An old friend sees me the same way as ever, she says, "warm, kind, intelligent, beautiful" and I to her, another sees me as "creative"...and a contemporary friend who remembers me as being really into geocaching...."a true friend, which is a rare thing these days," says an ex...
The thing is, I built this thing, this person in here, with the help of God. God had a plan for me, and I feel fortunate that it was revealed to me early on. I have certain talents, or gifts, like compassion, empathy, and the ability to focus on something intently for a long period of time. I felt strongly that he wanted me to make the world a better place for animals and equipped me with the ability to do so. This has been "me" since around eight years old, this core belief that provides me direction.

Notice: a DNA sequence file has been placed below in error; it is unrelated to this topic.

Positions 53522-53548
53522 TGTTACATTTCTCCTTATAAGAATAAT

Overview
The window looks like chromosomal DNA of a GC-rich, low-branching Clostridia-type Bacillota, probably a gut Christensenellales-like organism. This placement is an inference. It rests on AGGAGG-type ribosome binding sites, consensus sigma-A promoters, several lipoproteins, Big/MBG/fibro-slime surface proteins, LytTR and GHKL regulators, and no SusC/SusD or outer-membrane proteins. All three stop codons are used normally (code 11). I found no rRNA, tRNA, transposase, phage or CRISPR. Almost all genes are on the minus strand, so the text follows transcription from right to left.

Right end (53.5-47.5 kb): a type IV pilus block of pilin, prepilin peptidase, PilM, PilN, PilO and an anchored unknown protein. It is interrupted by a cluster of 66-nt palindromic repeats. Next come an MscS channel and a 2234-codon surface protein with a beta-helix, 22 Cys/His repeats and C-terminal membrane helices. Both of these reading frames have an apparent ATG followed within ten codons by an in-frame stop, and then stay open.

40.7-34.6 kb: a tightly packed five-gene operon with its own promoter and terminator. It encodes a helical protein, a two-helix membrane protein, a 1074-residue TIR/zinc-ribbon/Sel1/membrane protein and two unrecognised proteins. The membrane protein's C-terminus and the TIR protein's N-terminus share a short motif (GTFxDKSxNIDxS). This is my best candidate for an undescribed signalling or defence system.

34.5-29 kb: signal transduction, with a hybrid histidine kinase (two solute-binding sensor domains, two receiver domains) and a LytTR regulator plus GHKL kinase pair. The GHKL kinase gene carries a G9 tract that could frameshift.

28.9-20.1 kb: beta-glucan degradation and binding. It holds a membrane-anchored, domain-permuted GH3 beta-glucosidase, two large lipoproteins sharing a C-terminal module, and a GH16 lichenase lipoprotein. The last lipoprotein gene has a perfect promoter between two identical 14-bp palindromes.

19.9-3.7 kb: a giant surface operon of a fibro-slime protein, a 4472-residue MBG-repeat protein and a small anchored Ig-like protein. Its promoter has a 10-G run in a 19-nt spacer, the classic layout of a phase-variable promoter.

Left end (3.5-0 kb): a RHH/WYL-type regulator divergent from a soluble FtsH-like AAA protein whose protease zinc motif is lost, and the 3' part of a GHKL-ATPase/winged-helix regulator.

Curiosity, the force that drives me to seek adventures and knowledge. I have always been a seeker. I want to know the answers and go to the places and experience everything, which made me open to many different impulses and places. I want to learn, to study, to ask questions. I want to taste all the food and meet different kinds of people. In my younger and wilder days, this spirit would manifest in a general "sex drugs and rock n roll" manner but now manifests in interest in traveling, or the picking up of different hobbies, like dog showing or geocaching.
I am of the opinion that I haven't changed much over time. I am still into the same things. my mother used to always explain me to people with the same line - "she's into the 4 'R's - reading, writing, running, and riding" (horses). The first two are the same, though my tastes on those has changed over time, and although I only run ocassionally these days, I still like to get all self-competitive with solo sports. Dogs have been substituted for horses, and although I can't ride them, I still get the benefit of developing a mutually beneficial relationship with an animal who speaks "another language", but with whom you find a way to communicate with.